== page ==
5 Ways People Respond When You Post CNN’s ‘Are Jews People?’ On Facebook

I took a quick scroll through Facebook yesterday, as one does. My Facebook feed has gotten notably darker these days, what with the encroaching sense of imminent doom, and I’ve adjusted my gauge for what registers as “shocking” accordingly. One post, however, managed to make me take pause. It was a screenshot of a CNN talk show, with a caption at the bottom reading, “Alt-Right Founder Questions If Jews are People.” The context: CNN Host Jim Sciutto was discussing whether or not Trump should disavow the increasingly visible anti-Semitism and racism among his followers on the “alt-right.”

What really got interesting is what happened when I shared the post. Over the course of two hours, I got a pretty representative sample of the various species of responses I’ve been seeing to other Facebook posts about our national downward spiral. Here’s a run-down:

1. The This-Can’t-Be

This sort of reaction is like the denial step in the five stages of grief. The commenter simply can’t or won’t believe the post is real. Surely, this is Photoshopped. Have you checked Snopes?

Pro: It’s good to be skeptical, and good to retain hope that the world is, in fact, not bleak enough for CNN to be actually posing a “both sides” argument about whether or not Trump should disavow neo-Nazis.
Con: The world is, in fact, getting that bleak.

2. The Gallows Humorist

I certainly tend toward this one quite a bit. This sort of reaction looks at something that’s objectively very troubling and goes, you know what? I’d rather laugh. My favorite reaction to my own “Are Jews People?” post read, “Tag yourself. Personally, I am a chair.”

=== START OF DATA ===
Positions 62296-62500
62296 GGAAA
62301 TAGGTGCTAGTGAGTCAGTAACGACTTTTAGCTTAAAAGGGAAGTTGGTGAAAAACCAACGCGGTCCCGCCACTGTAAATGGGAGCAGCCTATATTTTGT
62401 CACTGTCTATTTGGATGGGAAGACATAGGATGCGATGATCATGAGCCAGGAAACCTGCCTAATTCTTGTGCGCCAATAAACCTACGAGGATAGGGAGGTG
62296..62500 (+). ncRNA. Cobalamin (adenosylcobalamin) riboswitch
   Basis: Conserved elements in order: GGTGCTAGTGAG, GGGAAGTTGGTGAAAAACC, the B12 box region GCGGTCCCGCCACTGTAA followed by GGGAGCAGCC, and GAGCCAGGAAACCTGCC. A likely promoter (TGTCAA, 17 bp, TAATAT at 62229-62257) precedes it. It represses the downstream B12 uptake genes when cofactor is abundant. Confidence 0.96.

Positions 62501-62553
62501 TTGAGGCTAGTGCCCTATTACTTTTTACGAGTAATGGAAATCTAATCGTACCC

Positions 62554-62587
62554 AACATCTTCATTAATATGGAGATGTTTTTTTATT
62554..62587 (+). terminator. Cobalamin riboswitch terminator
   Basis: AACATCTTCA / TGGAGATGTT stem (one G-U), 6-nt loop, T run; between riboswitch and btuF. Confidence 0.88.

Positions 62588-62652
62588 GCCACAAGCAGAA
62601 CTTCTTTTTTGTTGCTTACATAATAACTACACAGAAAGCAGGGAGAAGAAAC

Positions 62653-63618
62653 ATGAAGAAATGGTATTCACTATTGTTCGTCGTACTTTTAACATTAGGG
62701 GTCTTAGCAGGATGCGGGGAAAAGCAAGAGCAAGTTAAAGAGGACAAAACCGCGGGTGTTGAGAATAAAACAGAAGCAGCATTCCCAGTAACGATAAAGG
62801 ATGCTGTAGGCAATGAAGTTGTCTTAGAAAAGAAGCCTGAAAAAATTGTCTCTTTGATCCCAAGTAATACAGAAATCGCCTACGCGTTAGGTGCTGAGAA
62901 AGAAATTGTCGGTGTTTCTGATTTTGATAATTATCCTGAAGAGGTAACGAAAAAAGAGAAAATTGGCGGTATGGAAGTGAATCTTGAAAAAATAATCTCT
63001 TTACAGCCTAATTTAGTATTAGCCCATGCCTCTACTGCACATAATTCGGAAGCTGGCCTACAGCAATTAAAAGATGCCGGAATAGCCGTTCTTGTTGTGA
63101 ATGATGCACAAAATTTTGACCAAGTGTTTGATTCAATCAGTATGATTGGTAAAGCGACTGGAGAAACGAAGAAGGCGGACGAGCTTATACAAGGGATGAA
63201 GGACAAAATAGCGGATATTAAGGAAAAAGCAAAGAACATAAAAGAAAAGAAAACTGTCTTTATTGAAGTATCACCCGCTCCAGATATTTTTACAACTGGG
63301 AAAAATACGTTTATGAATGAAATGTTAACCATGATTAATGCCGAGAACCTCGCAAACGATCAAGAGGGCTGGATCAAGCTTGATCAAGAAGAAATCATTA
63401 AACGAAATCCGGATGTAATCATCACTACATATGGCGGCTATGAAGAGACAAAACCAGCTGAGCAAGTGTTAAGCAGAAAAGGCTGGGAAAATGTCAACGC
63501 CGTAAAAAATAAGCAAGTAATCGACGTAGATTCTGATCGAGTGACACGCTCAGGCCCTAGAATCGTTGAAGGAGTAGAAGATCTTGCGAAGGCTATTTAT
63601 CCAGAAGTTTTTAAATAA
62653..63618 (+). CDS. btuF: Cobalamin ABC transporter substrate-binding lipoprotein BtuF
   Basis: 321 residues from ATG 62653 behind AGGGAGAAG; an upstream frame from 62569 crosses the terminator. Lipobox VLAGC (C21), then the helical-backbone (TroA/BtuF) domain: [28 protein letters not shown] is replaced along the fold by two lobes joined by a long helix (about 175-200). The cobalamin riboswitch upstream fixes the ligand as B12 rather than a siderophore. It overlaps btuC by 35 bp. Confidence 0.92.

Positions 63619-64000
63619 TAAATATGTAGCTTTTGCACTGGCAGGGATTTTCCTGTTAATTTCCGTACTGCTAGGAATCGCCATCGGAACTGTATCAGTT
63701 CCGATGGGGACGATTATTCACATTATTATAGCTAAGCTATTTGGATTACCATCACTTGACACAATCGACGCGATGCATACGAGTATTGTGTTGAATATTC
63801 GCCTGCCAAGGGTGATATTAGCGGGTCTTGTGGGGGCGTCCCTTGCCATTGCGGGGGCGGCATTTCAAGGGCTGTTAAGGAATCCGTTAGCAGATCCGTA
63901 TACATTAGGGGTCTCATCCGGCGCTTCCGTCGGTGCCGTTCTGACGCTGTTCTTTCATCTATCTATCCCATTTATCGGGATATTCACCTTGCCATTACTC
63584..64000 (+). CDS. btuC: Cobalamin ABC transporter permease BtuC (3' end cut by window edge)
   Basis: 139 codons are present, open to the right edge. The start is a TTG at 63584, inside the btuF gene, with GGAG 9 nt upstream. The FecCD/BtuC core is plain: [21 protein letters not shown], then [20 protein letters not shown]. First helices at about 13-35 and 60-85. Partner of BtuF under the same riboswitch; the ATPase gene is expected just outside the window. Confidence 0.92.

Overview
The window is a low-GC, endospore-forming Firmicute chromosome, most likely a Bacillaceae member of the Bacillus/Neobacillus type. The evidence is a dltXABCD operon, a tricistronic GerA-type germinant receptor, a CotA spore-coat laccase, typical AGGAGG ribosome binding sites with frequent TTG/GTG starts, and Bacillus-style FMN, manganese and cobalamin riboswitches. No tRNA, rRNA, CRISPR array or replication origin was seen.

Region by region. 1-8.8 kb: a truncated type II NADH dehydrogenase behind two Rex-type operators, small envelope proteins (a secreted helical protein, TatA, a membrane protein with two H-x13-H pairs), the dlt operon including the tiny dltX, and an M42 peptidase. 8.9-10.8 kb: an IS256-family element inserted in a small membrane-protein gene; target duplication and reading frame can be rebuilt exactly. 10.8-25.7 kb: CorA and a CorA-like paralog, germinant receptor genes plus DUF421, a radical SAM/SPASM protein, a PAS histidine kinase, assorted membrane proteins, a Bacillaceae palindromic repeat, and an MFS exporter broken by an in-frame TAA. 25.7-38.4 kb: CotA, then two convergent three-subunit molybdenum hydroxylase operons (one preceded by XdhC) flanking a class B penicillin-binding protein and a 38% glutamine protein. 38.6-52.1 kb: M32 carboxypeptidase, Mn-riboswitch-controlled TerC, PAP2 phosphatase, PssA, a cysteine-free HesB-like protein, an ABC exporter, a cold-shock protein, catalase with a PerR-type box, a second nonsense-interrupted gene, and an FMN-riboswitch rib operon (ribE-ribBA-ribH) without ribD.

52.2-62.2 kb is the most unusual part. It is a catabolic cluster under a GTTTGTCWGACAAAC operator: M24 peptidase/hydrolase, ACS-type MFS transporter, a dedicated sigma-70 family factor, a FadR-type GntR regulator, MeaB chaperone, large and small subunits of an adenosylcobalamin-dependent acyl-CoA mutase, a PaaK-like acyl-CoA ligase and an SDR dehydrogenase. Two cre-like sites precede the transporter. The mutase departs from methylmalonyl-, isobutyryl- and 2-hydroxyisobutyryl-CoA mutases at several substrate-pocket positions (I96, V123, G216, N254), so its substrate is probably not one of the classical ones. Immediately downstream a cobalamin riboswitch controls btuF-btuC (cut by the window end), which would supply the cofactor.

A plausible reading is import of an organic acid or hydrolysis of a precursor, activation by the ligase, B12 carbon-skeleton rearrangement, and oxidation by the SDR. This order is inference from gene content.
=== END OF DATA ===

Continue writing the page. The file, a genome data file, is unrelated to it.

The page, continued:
Pro: Alleviates stress; provides respite.
Con: Why are we laughing? CNN is legitimately arguing about whether or not neo-Nazis are “that bad” for saying Jews might not be people.

3. The Reasoner

We all have someone — or multiple someones — on our Facebook who will chime in with an explanation about why, in fact, this is really nothing to worry about. After all, they were only discussing the words of a white supremacist, not endorsing them.

Pro: Rational thought is good for the mind and the soul.
Con: Condescendingly denies that the fact that this is getting airtime at all/that this is the timeline we are living in is terrifying.

4. The Mourner/Rager

This post is something to the effect of “Aaaaaagghhh” and/or another sort of utterance of despair and/or rage. Also expressed in the “anger” emoji in lieu of a “like.”

Pro: Visceral connection to how scary and sad the world is at the moment.
Con: Sometimes lacks substance beyond the shared primal scream we are all participating in internally.

5. The Out-of-Depth Trump Supporter

This post comes from the depths of your Facebook friend list — maybe someone you knew in high school, or met once at a party. Maybe a relative. Who knows. But they’ve decided to get on your post and write some sort of truly irrelevant screed like, “When did CROOKED HILLARY denounce the Alt-right?!” (she has), or “This is beside the point, the Alt-right is a fringe group, why should he pay attention?” (Five words: Bannon. In. The. White. House.)

Pro:…you got me there. Maybe the new cell phone you get after you throw yours across the room?
Con: Derails post; incites existential disappointment in humanity.

Lana Adler is a Forward Fellow working on opinion. Follow her on Twitter @Lana_Macondo

The views and opinions expressed in this article are the author’s own and do not necessarily reflect those of the Forward.

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5 Ways People Respond When You Post CNN’s ‘Are Jews People?’ On Facebook

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